I am amazed at the magic that something I am growing out of mere flour and water transforms into a bubbly mass with the capacity to prompt a dough, and then a bread, to rise. Without even applying an external source of heat, the natural yeast of a sourdough culture - a starter - produces a completely different entity than the ingredients that contribute to it and, when mixed with the dough ingredients, one practically screams out "voila" when peeking at a dough that has expanded to fill the bowl. A fantastic chemical reaction of air, water and flour first create the sourdough culture and then, with the additions of time, flour, water and salt (and other stuff, occasionally), and some oven heat, a bread is produced.
Yes, there is a scientific
explanation. Yes, this task has been performed for thousands of years, and by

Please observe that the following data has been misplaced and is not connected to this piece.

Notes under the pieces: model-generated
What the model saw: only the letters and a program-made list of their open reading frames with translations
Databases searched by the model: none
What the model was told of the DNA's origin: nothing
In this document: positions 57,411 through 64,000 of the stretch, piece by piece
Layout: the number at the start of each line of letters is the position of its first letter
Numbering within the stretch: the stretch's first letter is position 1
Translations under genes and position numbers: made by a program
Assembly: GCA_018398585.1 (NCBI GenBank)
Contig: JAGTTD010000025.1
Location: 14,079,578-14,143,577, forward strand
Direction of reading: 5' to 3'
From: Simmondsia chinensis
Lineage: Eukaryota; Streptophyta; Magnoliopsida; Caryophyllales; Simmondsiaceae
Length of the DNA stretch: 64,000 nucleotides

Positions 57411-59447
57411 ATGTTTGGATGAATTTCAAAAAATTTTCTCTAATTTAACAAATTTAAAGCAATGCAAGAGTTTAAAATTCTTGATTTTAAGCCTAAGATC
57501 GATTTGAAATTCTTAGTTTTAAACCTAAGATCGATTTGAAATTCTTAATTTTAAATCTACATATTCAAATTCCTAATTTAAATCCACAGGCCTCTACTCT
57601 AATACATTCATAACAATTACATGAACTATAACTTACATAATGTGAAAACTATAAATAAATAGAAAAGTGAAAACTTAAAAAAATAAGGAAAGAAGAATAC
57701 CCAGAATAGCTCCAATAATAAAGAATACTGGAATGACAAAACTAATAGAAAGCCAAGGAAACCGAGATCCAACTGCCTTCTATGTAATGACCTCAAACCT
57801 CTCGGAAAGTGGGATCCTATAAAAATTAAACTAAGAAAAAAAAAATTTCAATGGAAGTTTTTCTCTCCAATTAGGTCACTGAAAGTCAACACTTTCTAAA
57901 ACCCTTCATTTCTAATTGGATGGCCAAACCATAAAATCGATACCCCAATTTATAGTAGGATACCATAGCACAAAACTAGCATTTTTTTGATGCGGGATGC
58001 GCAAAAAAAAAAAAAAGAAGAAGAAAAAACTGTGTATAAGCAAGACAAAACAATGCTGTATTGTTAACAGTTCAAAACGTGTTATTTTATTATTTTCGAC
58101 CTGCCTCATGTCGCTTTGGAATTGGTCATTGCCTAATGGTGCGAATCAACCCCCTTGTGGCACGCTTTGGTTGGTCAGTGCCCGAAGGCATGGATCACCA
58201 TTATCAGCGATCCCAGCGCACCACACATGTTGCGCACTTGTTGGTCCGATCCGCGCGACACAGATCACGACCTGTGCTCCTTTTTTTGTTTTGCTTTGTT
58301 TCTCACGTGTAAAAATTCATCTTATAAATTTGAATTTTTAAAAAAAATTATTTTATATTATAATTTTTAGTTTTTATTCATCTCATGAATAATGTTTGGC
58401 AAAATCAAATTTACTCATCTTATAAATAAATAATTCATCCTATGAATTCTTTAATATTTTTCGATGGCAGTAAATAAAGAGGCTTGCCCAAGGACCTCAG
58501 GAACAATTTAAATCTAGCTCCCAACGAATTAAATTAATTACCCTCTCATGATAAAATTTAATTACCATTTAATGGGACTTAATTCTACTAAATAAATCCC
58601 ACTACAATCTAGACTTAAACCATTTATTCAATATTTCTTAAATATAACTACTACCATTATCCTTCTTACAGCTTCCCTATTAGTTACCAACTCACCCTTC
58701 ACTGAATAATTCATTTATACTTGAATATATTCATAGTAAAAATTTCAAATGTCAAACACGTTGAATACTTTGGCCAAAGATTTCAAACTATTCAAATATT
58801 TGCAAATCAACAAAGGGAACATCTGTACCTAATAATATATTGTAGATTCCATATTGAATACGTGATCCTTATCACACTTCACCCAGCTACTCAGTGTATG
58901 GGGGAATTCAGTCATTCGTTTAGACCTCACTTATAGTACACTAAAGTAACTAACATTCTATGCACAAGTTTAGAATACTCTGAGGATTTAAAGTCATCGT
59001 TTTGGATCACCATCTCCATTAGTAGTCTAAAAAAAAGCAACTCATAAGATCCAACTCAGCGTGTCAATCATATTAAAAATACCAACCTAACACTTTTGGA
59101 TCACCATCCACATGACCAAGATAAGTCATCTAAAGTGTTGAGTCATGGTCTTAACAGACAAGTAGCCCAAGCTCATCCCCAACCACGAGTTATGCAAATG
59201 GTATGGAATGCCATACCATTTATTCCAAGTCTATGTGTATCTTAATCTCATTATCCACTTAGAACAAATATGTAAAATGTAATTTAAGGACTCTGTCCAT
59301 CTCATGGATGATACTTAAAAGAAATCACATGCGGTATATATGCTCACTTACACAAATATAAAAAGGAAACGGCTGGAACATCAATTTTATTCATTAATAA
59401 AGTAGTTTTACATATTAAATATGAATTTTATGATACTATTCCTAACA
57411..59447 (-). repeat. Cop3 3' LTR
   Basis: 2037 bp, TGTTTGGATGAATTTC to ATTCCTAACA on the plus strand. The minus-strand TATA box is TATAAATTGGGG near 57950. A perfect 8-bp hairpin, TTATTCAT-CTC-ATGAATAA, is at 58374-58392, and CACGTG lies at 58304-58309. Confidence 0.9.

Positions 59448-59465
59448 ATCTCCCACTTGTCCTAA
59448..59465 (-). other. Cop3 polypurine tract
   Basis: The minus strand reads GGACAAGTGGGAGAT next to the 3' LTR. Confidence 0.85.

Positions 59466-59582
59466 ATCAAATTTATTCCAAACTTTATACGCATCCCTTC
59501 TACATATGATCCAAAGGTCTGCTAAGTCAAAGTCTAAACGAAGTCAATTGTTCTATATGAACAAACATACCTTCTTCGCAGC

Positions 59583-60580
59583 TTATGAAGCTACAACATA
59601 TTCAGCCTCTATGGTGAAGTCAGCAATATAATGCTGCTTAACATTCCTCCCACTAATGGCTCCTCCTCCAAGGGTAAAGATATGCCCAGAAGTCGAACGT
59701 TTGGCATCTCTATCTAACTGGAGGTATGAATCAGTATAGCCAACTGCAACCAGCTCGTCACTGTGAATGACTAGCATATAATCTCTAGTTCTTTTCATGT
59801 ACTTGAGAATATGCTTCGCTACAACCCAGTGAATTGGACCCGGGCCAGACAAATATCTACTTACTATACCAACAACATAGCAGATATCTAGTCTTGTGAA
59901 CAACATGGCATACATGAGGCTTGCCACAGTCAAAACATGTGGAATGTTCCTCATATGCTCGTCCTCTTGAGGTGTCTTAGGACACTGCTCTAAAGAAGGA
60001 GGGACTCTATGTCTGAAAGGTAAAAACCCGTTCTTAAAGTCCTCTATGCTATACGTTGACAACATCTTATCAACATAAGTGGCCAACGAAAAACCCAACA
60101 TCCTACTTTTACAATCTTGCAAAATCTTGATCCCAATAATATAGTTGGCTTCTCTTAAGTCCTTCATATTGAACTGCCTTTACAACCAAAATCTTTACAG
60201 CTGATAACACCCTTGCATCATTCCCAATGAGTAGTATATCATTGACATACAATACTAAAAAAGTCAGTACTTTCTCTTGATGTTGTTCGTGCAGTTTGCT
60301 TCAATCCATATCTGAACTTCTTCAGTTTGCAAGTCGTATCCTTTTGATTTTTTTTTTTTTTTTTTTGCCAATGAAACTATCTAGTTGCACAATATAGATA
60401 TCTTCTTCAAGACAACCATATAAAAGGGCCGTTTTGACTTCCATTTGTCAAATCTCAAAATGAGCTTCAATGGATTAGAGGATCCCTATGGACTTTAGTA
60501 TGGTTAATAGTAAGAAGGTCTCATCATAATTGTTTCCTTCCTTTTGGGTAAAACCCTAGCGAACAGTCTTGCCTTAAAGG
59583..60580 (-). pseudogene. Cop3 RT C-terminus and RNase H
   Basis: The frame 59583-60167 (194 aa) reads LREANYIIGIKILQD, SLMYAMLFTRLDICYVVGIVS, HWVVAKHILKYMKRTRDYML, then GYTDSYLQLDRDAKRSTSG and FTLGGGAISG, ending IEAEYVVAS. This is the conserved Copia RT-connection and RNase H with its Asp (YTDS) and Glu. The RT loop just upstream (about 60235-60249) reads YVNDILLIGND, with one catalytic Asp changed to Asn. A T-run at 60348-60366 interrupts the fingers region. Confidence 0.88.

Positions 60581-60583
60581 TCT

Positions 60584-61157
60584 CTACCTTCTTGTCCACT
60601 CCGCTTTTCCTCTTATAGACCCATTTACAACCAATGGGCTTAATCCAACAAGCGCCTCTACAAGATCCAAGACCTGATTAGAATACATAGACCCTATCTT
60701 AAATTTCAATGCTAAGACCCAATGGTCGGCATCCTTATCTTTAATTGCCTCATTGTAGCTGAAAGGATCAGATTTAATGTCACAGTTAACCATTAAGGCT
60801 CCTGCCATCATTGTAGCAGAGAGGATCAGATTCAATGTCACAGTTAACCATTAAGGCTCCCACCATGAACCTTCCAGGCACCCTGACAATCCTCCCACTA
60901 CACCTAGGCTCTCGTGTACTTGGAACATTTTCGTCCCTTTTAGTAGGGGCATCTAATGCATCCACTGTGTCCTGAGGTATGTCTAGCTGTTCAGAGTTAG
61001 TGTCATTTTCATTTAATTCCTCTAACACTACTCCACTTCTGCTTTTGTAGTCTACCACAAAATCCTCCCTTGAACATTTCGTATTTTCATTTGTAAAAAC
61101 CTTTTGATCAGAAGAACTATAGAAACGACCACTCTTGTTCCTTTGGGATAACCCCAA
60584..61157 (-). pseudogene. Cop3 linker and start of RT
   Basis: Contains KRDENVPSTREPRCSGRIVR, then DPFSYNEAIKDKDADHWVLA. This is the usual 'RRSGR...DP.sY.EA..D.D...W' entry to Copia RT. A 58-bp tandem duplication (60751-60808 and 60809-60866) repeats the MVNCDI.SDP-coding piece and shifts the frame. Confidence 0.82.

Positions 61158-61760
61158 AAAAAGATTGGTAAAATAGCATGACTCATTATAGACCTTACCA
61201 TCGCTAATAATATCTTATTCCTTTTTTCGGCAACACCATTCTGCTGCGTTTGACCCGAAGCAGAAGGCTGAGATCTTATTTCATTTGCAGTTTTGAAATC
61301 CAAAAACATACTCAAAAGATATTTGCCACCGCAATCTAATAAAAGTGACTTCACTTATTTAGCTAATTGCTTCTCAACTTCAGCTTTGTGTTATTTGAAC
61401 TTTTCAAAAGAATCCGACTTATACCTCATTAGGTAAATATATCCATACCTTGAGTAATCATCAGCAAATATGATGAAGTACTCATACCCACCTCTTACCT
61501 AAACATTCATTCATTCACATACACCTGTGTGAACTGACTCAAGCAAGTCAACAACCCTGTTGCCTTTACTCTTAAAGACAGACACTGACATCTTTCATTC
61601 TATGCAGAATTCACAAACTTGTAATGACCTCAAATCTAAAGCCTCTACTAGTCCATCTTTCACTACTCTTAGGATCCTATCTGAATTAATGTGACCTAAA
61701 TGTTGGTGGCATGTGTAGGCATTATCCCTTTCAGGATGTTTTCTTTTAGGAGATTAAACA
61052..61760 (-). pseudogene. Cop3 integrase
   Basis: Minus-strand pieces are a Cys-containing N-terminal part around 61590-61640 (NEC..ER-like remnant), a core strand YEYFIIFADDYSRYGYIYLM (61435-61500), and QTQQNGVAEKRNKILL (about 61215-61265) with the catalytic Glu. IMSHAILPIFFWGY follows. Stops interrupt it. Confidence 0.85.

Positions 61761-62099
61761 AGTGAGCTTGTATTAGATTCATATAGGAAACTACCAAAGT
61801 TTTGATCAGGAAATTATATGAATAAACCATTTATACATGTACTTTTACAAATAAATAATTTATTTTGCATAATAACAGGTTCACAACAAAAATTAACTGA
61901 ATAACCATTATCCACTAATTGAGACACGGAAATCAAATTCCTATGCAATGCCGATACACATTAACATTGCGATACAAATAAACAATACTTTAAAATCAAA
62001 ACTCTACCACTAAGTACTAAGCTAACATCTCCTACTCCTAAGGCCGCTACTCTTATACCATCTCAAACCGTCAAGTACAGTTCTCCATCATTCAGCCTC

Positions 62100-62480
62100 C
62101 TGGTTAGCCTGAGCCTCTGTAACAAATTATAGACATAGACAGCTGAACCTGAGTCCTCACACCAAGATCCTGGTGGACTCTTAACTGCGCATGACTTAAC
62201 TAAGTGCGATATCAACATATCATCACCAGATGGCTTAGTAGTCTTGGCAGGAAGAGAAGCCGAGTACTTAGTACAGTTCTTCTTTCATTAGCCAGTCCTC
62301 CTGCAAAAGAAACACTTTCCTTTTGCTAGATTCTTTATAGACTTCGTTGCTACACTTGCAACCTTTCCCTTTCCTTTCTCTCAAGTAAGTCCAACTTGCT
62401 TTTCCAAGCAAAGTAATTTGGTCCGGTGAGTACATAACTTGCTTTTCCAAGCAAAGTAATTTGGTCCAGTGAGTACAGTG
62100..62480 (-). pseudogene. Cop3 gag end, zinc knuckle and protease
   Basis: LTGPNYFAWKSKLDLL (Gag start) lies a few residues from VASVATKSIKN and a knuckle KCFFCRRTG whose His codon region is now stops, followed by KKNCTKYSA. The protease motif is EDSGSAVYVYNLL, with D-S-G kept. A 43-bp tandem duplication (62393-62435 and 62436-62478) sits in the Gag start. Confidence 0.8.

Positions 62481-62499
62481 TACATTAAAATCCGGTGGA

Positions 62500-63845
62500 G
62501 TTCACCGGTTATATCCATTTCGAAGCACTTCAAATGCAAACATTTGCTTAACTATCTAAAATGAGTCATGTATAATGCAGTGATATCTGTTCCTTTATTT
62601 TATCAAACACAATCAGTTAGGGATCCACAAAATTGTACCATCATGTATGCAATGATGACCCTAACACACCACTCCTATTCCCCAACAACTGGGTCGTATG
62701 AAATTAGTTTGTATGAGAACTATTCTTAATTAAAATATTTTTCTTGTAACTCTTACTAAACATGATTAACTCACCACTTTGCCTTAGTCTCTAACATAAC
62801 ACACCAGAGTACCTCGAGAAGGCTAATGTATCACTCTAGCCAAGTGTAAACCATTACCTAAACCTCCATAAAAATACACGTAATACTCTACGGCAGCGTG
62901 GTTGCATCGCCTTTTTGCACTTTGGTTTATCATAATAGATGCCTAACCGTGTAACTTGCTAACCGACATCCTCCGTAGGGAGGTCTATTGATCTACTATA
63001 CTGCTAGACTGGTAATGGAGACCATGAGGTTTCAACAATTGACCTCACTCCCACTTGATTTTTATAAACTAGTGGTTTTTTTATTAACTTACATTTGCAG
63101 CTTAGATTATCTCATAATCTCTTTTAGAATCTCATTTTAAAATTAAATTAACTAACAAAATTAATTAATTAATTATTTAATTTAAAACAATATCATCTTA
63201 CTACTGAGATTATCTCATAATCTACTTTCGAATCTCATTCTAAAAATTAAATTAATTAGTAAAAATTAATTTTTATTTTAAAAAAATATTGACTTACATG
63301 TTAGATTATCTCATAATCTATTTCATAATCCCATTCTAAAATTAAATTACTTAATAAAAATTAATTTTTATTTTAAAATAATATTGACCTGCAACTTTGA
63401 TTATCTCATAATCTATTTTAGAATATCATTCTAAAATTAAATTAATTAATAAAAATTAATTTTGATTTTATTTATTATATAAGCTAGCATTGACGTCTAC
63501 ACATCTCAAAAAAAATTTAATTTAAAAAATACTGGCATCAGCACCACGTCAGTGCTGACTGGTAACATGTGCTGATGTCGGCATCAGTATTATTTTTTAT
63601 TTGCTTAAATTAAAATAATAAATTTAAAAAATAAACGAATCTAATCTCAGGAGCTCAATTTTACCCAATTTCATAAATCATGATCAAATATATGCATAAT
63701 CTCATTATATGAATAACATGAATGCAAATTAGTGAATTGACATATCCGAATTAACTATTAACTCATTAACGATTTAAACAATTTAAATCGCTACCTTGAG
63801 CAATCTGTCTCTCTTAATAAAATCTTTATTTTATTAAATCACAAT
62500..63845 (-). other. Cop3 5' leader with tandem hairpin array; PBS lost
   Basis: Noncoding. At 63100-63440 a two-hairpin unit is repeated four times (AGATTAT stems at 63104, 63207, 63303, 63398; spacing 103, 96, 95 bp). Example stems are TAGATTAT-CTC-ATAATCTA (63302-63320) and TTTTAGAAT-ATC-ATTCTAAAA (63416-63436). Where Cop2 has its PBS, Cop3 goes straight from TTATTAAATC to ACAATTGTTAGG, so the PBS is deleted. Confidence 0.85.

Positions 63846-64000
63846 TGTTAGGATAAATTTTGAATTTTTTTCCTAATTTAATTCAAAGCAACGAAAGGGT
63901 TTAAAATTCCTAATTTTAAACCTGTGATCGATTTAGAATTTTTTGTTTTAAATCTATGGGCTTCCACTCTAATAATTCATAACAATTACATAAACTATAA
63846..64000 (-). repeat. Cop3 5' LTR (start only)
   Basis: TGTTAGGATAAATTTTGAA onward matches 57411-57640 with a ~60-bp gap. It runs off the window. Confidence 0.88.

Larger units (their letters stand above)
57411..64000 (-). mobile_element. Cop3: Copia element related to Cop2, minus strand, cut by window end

illiterate people. Still, the combination of simple ingredients, adding only
air and time, to mix with flour, water, and salt - to amount to this sweet
smelling, delicious concoction that is a bread. Well, it is easy to understand
why ancient people created gods to which they attributed the force that natural
A pretty decent and everyday sort of miracle.
No lack of starter advice
No two people will give the
same advice about how to create a starter. My advice, for what it's worth, is:
Start two starters. If both thrive, wonderful, but probably one will. I would
go with (1) a rye and (2) a white all-purpose flour. Some people use spelt starters. There is general starter advice from the Sourdough Companion forum. Many books and websites have sourdough starter suggestions. I especially like this all-about-starters post from the now-defunct Tartine Bread Experiment. Here is my advice. [Admire the lovely bubbles of fermentation in the photograph. Oohs and ahhs are appropriate.]